PhD Defense: Advancing Transparency by Lisa Rammig

///PhD Defense: Advancing Transparency by Lisa Rammig

In light of the climate crisis our planet is currently facing and the effect our use of resources has on our lives, the association with transparency is not only related to its physical attributes but with a methaphorical meaning of providing transparency into economical and political action. In an architectural context transparency is primarily considered on a material level. We often take the availability of daylight for granted and the effect it has on our health.

This dissertation is focused on and around a material that has fascinated me for many years – glass. It’s a material of contrast. It creates tension. It makes us feel uncomfortable!

Glass is very strong but brittle, when used as a window it forms an invisible layer of protection but it also exposes us, making us vulnerable to views. It is resistant to many substances, it doesn’t corrode. But when it breaks, results can be consequential. But most importantly: it lets light pass through – glass is transparent.

As with the material itself, the transparency of glass structures is fascinating and daunting at the same time. The emotional distrust towards a transparent material opposes the rational knowledge that the material would be sufficiently strong to form a structure.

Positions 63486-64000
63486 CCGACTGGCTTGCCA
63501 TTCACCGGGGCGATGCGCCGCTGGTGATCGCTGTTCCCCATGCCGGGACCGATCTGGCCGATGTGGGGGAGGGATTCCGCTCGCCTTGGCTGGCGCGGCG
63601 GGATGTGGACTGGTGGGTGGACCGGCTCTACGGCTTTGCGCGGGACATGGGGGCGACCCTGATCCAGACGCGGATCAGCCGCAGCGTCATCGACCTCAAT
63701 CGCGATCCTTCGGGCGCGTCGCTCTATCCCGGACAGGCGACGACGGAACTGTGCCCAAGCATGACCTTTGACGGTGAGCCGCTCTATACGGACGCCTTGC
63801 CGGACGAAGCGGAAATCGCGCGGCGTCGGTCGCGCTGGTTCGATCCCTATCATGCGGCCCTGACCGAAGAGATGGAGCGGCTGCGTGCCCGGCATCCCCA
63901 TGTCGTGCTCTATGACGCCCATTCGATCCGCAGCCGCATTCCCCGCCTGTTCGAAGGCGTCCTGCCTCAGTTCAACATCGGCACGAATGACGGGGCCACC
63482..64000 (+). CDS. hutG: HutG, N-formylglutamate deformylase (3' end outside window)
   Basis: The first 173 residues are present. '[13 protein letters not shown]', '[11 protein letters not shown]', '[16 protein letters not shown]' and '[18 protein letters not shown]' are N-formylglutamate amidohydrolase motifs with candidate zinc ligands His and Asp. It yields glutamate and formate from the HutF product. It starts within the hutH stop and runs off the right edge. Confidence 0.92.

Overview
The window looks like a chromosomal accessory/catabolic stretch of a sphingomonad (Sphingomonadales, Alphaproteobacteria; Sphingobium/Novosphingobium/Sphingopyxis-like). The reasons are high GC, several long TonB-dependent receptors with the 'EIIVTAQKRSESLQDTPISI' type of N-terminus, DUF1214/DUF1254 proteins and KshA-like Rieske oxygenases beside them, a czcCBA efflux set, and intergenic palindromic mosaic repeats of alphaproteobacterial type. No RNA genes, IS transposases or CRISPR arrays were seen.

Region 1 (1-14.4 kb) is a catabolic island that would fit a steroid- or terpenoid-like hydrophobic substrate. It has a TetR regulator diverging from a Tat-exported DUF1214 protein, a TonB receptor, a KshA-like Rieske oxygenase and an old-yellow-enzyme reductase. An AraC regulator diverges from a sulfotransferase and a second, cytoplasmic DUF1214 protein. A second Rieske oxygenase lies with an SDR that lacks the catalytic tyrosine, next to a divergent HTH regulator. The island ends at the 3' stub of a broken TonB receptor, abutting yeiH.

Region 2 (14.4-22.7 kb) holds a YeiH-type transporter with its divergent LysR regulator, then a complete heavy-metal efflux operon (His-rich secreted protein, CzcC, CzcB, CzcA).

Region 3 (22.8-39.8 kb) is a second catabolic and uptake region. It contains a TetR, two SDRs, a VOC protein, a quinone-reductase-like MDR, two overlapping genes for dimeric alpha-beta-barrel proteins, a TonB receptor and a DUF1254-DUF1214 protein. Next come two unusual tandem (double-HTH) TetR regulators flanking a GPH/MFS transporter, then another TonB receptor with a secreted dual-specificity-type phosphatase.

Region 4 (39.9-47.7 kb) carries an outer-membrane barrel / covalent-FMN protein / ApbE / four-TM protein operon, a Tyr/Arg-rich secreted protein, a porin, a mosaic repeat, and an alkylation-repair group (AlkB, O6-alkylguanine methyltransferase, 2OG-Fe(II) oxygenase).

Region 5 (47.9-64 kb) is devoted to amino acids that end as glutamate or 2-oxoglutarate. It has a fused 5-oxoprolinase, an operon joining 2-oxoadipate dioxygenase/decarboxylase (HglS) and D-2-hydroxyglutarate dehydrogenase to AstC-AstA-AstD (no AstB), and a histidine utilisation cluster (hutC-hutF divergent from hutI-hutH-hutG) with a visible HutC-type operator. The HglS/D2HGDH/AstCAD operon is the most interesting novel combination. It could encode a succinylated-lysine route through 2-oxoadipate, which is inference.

When designed traditionally, due to its brittleness glass requires an additional material to form a connection that can transfer loads.

These antagonsisms are what has driven me for the last few years with the goal to learn about the material glass and to explore how some of its properties can be exploited further to showcase its purity, transparency and beauty in its clearest manisfestations to form connections that are nothing but glass – and transparent.

So: Connecting glass with heat – An experimental approach to the implementation of heat bonding into glass connection design for structural applications!

Defense date: 17.05.2022

Link to the thesis: Advancing Transparency | TU Delft Repositories

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